Hummingbird Cake quickly became a Southern classic after it appeared in Southern Living in 1978, submitted by Mrs. L.H. Wiggins of Greensboro. Unlike most fancy layer cakes, the batter is stirred together in one bowl, with no need for an electric mixer. Although the many recipes for Hummingbird Cake are remarkably similar, a few tweaks won’t wreck it. Some bakers add a little coconut. Others add a pinch more spice. Some call for self-rising flour. In this version, the traditional pecans are replaced by black walnuts.

The origin of the cake’s charming name has puzzled many a home cook. Some say it’s as sweet as hummingbird nectar. The likeliest theory is that a precursor to this fruity cake originated in Jamaica, where a hummingbird is a national symbol. It didn’t take long before visitors from America clamored for the recipe. Jamaicans obliged, and the recipe was included in press kits to promote tourism. Bananas and pineapples may not be North Carolina natives, but we’ve given our version a local, seasonal twist (and a new name) with black walnuts.

Yield: 12 servings.

3 cups all-purpose flour
2 cups sugar
1 teaspoon salt
1 teaspoon baking soda
1 teaspoon ground cinnamon
½ teaspoon freshly grated nutmeg
3 large eggs, beaten
1½ cups vegetable oil
1½ teaspoons vanilla extract
1 (8-ounce) can crushed pineapple, undrained
2 cups diced bananas
1 cup chopped black walnuts

Cream Cheese Frosting
1 pound cream cheese, at room temperature
1 cup (2 sticks) butter, softened
1 pound powdered sugar, sifted
2 teaspoons vanilla extract
½ cup black walnut pieces

For the cake: Heat the oven to 350°. Grease (with shortening) and flour three 9-inch round cake pans.

Whisk together the flour, sugar, salt, baking soda, cinnamon, and nutmeg in a large bowl. Add the eggs and oil, and stir only until the dry ingredients disappear into the batter; do not beat. Stir in the vanilla, pineapple, walnuts, and bananas.
Divide the batter among the cake pans. Gently tap the pans on the counter to remove air bubbles.

Bake until a wooden pick inserted in center comes out clean, 25 to 30 minutes. Place the pans on wire racks to cool for 10 minutes. Turn out the layers and cool completely on the wire racks for 1 hour.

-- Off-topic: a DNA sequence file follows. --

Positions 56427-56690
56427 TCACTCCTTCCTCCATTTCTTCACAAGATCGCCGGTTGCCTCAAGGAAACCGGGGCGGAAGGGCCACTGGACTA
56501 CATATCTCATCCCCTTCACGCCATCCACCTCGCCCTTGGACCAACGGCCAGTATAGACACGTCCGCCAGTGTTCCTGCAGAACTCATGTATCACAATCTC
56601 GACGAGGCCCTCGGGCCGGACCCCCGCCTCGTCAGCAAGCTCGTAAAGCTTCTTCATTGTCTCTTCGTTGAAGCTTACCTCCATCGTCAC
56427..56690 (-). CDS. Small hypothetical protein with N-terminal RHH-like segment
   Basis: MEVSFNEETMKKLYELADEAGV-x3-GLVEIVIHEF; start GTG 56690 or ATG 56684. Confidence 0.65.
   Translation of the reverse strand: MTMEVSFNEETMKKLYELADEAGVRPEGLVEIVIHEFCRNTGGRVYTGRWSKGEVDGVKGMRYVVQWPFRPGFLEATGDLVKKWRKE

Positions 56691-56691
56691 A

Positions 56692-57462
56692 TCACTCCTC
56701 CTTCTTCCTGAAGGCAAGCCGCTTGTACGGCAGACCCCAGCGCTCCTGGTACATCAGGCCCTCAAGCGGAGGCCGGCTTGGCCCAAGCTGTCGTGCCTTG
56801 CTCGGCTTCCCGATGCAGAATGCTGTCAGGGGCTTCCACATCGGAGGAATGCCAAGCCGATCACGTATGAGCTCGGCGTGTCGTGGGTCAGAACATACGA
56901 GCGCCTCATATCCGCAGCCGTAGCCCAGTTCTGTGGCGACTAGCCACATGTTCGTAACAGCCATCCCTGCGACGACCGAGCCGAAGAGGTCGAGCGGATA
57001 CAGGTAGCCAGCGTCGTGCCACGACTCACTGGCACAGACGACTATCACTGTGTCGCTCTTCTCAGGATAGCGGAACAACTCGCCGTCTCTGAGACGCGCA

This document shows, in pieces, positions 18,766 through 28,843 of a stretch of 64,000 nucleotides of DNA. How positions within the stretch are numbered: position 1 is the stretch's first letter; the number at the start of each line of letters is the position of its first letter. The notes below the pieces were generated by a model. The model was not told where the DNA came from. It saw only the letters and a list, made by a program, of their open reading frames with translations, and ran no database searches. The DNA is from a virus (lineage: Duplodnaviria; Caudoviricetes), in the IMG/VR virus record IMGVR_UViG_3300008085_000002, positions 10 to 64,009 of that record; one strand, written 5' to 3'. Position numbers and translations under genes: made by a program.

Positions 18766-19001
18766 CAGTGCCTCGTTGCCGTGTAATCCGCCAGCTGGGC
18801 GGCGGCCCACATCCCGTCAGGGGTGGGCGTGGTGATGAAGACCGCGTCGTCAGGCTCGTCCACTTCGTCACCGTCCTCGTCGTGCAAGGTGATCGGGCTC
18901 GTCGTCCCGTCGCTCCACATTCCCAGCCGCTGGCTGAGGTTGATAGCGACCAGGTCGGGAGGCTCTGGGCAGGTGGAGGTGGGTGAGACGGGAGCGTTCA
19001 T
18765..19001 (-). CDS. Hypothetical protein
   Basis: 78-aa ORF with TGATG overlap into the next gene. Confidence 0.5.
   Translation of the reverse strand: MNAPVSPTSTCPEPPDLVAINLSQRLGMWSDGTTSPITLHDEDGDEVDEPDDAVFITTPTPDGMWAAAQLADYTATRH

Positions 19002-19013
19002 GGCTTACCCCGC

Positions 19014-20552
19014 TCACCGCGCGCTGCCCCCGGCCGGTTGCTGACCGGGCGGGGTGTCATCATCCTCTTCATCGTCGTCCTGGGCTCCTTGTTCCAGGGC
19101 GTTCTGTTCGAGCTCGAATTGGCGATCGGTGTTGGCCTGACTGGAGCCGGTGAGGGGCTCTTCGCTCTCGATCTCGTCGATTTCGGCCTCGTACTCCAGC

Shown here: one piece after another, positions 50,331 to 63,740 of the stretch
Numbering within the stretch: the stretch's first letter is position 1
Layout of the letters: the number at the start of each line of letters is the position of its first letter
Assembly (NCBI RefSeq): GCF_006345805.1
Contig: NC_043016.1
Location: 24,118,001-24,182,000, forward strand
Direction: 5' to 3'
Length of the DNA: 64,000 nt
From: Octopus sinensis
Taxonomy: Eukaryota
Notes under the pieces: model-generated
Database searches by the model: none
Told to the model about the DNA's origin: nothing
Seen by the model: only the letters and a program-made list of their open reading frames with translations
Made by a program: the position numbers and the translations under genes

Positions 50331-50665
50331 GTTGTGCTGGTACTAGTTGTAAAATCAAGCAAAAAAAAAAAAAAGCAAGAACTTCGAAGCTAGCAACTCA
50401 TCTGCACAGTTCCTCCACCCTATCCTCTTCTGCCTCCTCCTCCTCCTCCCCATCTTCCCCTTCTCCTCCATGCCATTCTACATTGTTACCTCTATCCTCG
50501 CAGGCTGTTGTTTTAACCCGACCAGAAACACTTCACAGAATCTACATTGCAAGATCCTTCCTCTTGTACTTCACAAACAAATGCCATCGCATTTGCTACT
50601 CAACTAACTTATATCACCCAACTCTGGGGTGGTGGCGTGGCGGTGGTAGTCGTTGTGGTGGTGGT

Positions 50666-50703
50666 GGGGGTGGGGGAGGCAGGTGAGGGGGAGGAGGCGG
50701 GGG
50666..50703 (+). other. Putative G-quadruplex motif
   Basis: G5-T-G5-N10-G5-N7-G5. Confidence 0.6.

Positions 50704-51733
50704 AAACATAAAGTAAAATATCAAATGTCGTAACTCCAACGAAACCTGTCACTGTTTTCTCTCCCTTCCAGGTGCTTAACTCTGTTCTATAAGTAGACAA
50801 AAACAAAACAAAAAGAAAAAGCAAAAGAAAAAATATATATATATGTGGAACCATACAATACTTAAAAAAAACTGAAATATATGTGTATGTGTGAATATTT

For the frosting: In a large bowl, beat the cream cheese and butter until smooth with an electric mixer at medium speed. Gradually add the powdered sugar, beating at low speed until light and fluffy. Quickly beat in the vanilla.

Spread 1 cup of frosting between the cake layers, stacking them as you go. (For the most attractive layer cake, place the first cake layer bottom-side up and place the final cake layer top-side up.) Spread the remaining frosting over the top and around the sides of the cake. Pat the walnuts over the top. Store refrigerated in an airtight cake carrier.

Cook’s hint: The bananas are diced, not mashed. For the best texture and flavor, use ripe bananas that are evenly freckled with brown spots.

That’s Just the Frosting on the Cake
Before frosting a cake, place a few strips of wax paper or parchment paper around the edge of the cake plate or cake stand to keep it clean. Use a soft pastry brush to lightly sweep any loose crumbs from the top and sides. Spread a very thin layer of frosting (often called the crumb coat) over the cake to set any remaining crumbs. Frost the sides and then the top. Carefully pull out the wax paper.

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Sheri Castle hails from Watauga County, but came down off the mountain to go to Carolina and now lives in Fearrington Village. She is a writer, recipe developer, cooking teacher, and popular public speaker. She is fueled by mountains, excellent bourbon, farmers’ markets, and searching for the right word. Sheri believes that stories happen only to those who can tell them. Check her out at